Cheney: CIA Abuse Probe a Political Act

Former Vice President Dick Cheney says politics are driving the Justice Department's decision to investigate whether CIA interrogators abused terror suspects detained after the Sept. 11, 2001 attacks.

"It's clearly a political move," Cheney said in an interview aired Sunday. "I mean, there's no other rationale for why they're doing this."

He added: "I just think it's an outrageous political act that will do great damage, long term, to our capacity to be able to have people take on difficult jobs, make difficult decisions, without having to worry about what the next administration is going to say."

At issue is Attorney General Eric Holder's decision last week to look into abuse allegations after the release of an internal CIA inspector general's report. President Barack Obama has said interrogators would not face charges if they followed legal guidelines.

However, the report concluded that some CIA interrogators went beyond Bush administration guidelines that gave them wide latitude to use severe tactics against detainees such as waterboarding, a simulated drowning technique that critics call torture. Three high-level suspects underwent waterboarding scores of times.

The former vice president was interviewed this week at his Wyoming home by Chris Wallace and broadcast this morning on "Fox News Sunday."

Cheney called the techniques "good policy," saying he was comfortable in cases where interrogators went beyond what they were specifically authorized to do. The CIA report found they included cases of interrogators threatening a detainee with a handgun and an electric drill.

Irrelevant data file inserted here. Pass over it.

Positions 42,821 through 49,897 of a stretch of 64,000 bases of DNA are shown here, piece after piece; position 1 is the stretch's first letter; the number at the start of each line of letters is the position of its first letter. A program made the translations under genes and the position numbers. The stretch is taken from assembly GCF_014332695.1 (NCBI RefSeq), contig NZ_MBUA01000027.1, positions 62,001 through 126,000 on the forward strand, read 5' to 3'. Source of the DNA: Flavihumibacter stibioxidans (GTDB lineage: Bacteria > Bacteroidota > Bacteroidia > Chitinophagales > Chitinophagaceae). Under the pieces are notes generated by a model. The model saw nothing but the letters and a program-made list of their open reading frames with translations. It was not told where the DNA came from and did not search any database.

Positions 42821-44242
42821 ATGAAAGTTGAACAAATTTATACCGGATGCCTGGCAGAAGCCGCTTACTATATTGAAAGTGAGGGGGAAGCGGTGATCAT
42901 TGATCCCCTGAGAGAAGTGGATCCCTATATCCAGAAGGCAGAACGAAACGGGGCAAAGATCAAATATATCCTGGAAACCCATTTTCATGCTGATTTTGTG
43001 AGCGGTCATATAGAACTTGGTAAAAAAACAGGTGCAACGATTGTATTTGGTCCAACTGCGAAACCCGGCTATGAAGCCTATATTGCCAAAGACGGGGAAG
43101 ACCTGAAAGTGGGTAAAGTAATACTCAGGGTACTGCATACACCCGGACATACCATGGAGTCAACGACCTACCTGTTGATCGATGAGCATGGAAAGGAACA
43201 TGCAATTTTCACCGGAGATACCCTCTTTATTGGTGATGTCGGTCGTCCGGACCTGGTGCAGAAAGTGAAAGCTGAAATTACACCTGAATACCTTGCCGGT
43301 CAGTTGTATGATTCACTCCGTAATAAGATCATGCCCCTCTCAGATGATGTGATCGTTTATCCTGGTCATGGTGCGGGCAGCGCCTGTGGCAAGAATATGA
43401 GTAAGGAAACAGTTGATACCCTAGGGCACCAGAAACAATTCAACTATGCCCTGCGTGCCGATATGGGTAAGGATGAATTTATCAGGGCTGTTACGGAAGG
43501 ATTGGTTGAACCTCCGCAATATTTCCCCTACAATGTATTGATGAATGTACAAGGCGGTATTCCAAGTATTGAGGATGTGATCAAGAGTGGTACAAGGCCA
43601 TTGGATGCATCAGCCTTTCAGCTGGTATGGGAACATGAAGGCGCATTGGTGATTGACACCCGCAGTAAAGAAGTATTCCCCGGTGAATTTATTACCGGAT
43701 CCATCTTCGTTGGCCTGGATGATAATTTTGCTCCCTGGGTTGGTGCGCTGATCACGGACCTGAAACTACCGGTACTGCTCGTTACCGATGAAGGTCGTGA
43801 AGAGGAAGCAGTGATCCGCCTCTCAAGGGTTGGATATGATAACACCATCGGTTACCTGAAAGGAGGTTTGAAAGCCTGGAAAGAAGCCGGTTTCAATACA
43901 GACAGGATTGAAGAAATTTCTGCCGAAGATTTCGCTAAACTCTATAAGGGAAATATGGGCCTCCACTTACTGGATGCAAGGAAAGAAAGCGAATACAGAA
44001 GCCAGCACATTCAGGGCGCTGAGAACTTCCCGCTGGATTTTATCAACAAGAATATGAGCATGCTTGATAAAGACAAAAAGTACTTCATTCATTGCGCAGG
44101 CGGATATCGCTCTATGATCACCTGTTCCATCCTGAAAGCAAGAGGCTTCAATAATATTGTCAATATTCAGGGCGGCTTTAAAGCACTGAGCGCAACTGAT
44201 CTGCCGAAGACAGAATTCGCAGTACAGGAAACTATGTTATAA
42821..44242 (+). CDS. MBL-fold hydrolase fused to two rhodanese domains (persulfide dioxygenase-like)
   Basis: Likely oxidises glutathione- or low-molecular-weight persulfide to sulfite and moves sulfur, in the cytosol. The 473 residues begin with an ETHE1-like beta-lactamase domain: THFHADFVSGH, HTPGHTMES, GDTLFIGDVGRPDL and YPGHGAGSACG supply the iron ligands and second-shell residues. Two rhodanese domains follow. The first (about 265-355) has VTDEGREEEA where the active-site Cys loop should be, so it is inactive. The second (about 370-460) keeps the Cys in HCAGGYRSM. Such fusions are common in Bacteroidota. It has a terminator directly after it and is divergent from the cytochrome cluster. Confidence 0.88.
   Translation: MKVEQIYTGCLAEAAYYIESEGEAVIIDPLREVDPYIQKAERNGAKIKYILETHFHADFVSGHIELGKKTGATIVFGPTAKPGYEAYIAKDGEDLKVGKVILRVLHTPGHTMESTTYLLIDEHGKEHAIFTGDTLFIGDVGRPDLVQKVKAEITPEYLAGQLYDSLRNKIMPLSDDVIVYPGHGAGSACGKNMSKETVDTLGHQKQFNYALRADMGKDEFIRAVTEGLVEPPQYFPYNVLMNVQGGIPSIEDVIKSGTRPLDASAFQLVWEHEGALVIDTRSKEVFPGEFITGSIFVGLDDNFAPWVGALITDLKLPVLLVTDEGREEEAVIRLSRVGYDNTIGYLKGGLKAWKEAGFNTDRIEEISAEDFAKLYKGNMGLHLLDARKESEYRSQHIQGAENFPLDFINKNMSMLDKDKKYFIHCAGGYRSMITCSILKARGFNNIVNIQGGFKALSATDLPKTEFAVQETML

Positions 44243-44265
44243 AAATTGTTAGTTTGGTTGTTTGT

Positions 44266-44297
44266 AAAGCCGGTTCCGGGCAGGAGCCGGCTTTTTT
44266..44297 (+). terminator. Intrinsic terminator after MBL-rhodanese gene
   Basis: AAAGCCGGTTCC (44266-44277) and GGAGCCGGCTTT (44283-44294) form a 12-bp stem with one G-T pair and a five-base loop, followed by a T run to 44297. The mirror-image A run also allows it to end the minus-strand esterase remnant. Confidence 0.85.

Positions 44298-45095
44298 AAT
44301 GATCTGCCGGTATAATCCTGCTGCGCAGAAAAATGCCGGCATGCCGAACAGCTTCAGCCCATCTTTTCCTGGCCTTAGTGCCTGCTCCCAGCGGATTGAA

He noted that the Justice Department, during the Bush administration, approved the harsh tactics in legal memos to the White House, and said those techniques were "directly responsible" for the fact that there were no further mass casualty attacks against the United States.
"I guess the other thing that offends the hell out of me, frankly, Chris, is we had a track record now of eight years of defending the nation against any further mass casualty attacks from al Qaeda," Cheney said. "The approach of the Obama administration should be to come to those people who were involved in that policy and say, 'how did you do it? What were the keys to keeping this country safe over that period of time?' Instead, they're out there now threatening to disbar the lawyers who gave us the legal opinions, threatening contrary to what the president originally said.

"I just think it's an outrageous precedent to set, to have this kind of, I think, intensely partisan, politicized look back at the prior administration."

Cheney was striking out at a Justice Department that has reeled from accusations of bending to White House politics for years, most recently under the Bush administration.

He said he has serious doubts about President Obama's policies - especially whether the new Democratic administration understands the threat to Americans.

"I was not a fan of his when he got elected, and my views have not changed any," Cheney said of President Obama.
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